46. 46. •Initiation factor eIF-2 is a GTP-binding protein that specifically recognizes initiator tRNA (Met-tRNAMet) forming a ternary complex. •The ternary complex binds to the 40S ribosomal subunit. • 43 initiation complex is formed. • mRNA binds to this complex(eIF-3, eIF4A, eIF-4B). • Initiation Complex travels till it reaches AUG( Scanning). •60 S subunit binds to this complex (eIF5).
  47. 47. 2. ELONGATION PHASE: •Addition of second codon of mRNA to AA in the tRNA (EF1 and GTP hydrolysis is needed). •Peptide bond is formed between the amino group of aa-tRNA and carboxyl group of p-tRNA (peptidyl transferase enzyme). •EF2 causes the translocation of newly formed P-tRNA and its codon from A to P site. •Elongation continues…….
  48. 48. 3.TERMINATION PHASE: •Occurs when the termination codon occupies the A site. •The release factor eRF1 leads to termination. •It causes the dissociation of the two sub units. •GTP is cleaved once the stop codon is reached , eRF1 is released.
  49. 49. INHIBITION OF TRANSLATION: • Antibiotics : 1. kirromycin 2. Cyclohexamide. • 1. 2. 3. Protein toxins: Ricin α Sarcin Diptheria
  50. 50. RNA 2008 14: 1290-1296 Inhibition of translation in living eukaryotic cells by an RNA G-quadruplex motif. Amit Arora, Mariola Dutkiewicz, Vinod Scaria. • The unusual secondary structures (formed from Guanine rich sequences) comprising of four Hoogsteen-paired coplanar guanines, known as Gquadruplexes (GQ) , Gellert et al. 1962. • Small molecules that bind and stabilize these RNA-GQs suppress the gene expression of certain oncogenes, hence can be used in therapeutics ( Rangan et al. 2001; Siddiqui-Jain et al. 2002). • This study was confined to the GQ motifs located in the 5’- UTRs of mRNA. • For this the mRNA of the zinc-finger protein Zic-1 was chosen.
  51. 51. Aim: Investigation of RNA-GQ motif on translation in living Eukaryotic cells. Principle: 1. psiCHECK-2 vector from Promega was used as it allow simultaneous expression of Renilla and firefly luciferase from a single plasmid. 2. For the evaluation of the influence of Zic1-RNA GQ on translation: A 27bp long DNA sequence encoding the GQ motif was cloned upstream of the Renilla luciferase. The plamsid so formed is known as GQ27. • • The three vector constructs (psiCHECK2, GQ27, or GQ27m) were transfected into HeLa cells, and 24 h after transfection, cells were harvested for dual luciferase assays.
  52. 52. MATERIALS AND METHODS: 1. OLIGONUCLEOTIDES: The following RNA oligonucleotides for spectroscopic studies was purchasedfrom Chemgenes Corp.: • Zic-1 5’-GGGUGGGGGGGGCGGGGGAGGCCGGGG-3’ • Mutated Zic-1 5’-GAGUGAGGAGGACGAGAGAGGCCGAGG-3’ 2. DNA oligonucleotides for PCR and cloning were purchased from TIB MOLBIOL. 3. GQ27 plasmid was constructed. 4. HeLa cells were cultured and the dual luciferase assay (using spectrophotometer) was carried out. 5. Total RNA isolation and RT-PCR studies were carried out.
  53. 53. RESULTS: • Original Renilla and firefly luciferase ratio was found to be around 30. • Insertion of Zic1-RNA GQ27 reduces protein synthesis by 80%. • Mutated GQ27 did not effect the translation. Black Bars: Protein activity Grey bars: relative mRNA levels.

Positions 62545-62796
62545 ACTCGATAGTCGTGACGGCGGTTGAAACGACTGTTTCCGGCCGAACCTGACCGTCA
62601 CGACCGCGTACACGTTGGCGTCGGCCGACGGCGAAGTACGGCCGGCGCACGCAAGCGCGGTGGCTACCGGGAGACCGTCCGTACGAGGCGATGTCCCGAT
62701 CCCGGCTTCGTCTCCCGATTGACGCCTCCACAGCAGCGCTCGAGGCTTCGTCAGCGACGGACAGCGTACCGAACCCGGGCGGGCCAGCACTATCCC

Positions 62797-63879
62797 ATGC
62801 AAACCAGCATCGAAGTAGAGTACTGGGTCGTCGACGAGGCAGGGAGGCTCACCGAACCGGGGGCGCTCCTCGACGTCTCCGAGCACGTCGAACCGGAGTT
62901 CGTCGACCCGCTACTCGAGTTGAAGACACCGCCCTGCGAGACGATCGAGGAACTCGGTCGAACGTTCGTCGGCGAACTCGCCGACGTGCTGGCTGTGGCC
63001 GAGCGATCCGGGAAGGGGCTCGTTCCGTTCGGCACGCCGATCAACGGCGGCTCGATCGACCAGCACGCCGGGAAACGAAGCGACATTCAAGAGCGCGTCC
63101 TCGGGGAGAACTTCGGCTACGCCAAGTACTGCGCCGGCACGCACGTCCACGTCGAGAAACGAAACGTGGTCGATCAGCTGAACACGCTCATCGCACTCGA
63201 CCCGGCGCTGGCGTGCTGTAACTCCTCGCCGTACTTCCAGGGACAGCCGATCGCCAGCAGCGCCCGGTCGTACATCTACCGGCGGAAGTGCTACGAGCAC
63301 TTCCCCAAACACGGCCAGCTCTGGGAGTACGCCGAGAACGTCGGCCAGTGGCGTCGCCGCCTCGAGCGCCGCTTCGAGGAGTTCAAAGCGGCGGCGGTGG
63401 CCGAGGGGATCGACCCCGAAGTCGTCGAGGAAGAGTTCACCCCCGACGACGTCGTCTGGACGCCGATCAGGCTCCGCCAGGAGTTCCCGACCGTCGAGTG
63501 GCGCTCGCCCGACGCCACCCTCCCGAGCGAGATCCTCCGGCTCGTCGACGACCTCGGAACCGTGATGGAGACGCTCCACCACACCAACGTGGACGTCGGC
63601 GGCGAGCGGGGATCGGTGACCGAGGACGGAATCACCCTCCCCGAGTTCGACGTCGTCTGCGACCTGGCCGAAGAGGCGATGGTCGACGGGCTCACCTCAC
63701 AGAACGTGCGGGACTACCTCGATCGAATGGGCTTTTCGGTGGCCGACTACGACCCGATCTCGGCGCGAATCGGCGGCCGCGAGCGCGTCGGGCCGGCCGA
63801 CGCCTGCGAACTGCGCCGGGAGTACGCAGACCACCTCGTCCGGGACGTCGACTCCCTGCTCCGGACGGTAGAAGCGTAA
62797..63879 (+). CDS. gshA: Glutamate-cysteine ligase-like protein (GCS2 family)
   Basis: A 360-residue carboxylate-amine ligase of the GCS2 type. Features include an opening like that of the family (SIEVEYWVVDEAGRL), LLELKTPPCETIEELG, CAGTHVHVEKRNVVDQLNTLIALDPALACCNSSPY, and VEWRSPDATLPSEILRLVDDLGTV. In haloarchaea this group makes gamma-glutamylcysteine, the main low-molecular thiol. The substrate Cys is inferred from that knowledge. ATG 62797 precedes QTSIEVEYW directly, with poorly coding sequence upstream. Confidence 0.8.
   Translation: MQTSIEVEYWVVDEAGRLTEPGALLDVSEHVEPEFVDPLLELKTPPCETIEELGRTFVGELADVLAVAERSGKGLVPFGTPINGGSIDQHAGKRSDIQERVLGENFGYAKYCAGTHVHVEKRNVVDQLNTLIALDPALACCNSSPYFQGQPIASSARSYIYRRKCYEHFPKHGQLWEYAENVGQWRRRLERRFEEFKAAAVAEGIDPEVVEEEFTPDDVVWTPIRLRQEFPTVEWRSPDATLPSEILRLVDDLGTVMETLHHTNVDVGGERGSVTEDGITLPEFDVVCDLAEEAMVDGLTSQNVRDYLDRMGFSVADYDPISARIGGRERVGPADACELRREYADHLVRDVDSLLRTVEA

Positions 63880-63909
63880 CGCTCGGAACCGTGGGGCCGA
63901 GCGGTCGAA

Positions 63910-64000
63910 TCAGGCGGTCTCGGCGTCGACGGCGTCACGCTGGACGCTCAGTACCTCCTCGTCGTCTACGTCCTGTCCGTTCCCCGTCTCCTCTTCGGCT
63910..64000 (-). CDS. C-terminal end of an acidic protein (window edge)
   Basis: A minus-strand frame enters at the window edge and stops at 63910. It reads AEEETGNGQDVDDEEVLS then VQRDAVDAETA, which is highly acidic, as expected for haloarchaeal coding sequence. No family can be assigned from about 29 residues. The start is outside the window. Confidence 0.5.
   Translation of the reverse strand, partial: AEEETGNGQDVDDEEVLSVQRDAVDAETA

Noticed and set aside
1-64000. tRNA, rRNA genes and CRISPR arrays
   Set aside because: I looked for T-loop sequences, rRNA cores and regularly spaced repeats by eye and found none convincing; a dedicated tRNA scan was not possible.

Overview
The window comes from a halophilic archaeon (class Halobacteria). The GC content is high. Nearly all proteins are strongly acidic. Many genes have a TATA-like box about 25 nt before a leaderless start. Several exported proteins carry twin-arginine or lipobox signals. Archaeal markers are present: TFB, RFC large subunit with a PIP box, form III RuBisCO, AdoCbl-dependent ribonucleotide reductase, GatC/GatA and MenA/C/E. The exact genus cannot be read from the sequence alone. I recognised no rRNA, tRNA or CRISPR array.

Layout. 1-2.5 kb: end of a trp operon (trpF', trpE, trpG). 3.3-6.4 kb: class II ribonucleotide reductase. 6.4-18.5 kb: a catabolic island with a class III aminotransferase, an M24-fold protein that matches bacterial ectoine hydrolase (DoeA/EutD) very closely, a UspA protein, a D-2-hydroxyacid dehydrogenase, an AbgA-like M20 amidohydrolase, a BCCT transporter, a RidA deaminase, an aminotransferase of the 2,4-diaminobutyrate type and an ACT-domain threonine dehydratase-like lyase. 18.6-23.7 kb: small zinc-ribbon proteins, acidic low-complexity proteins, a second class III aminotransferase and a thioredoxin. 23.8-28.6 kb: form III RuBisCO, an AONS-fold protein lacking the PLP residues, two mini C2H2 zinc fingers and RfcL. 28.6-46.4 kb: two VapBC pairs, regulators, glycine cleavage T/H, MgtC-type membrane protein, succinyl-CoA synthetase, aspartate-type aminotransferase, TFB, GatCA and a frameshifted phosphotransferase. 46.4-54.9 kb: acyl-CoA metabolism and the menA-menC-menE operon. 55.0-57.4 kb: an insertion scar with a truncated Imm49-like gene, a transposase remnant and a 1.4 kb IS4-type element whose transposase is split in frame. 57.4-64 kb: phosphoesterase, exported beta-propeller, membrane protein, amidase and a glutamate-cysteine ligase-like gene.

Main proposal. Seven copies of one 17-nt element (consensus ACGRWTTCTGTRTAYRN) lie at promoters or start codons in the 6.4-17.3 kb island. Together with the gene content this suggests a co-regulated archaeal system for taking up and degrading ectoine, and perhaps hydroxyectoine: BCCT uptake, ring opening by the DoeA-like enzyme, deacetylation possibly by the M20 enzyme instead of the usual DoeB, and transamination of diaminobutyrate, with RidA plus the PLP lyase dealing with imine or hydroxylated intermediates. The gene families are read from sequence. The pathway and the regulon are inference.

54. 54. Summary: • Gene expression is the process by which the information in the DNA gets converted into RNA and then proteins. • The first step (Transcription) is catalyzed by RNA Pol II and the mRNA is synthesized in the 5’-3’ direction. • The second step (Translation) involves the use of translational factors and charged t-RNA. • Peptidyl transferase enzyme plays a key role in the formation of peptide bond. • The products of both the processes undergo certain modifications before they move out of their site of synthesis. i.e. mRNA undergoes capping, polyadenylation and splicing where as proteins undergo folding and localization before they start their action.
  55. 55. : REFERENCES Asano, K., Kinzy, T.G., Merrick, W.C., and Hershey, J.W.B. 1997. Conservation and diversity of eukaryotic translation initiation factor eIF3. J. Biol. Chem. 272: 1101–1109. Grosjean H and Benne R .1998 .Modification and Editing of RNA. Washington, DC: American Society for Microbiology. Benjamin Lewin,2000. Genes VII , pp.617-685. Oxford University Press Inc., New York. Berg, Tymoczko, Stryer,2002.Biochemistry (Fifth edition),pp.129-137.W.H .Freeman and Company, New York.
  56. 56. Watson,Baker,Bell,Gann,2003.Molecular Biology of the Gene(Fifth edition),pp.343-461.Pearson Education. Koehler,Shamji,Schreiber,2003.Discovery of an inhibitor of a Transcription Factor Using Small Molecule Microarrays and Diversity Oriented Synthesis, American Chemical Society.125: 8420-8421. Verma and Aggarwal,2005. Cell Biology, Molecular Biology, Evolution and Ecology, pp. 45-90. S.Chand & Company , India. Victoria G. Kolupaeva, Anett Unbehaun, Ivan B. Lomakin, 2005. Binding of eukaryotic initiation factor 3 to ribosomal 40S subunits and its role in ribosomal association and anti-association. RNA 11: 470-486. Julie E. Takacs, Timothy B. Neary, Nicholas T. Ingolia, 2011 Identification of compounds that decrease the fidelity of start codon recognition by the eukaryotic translational machinery. RNA 17: 439-452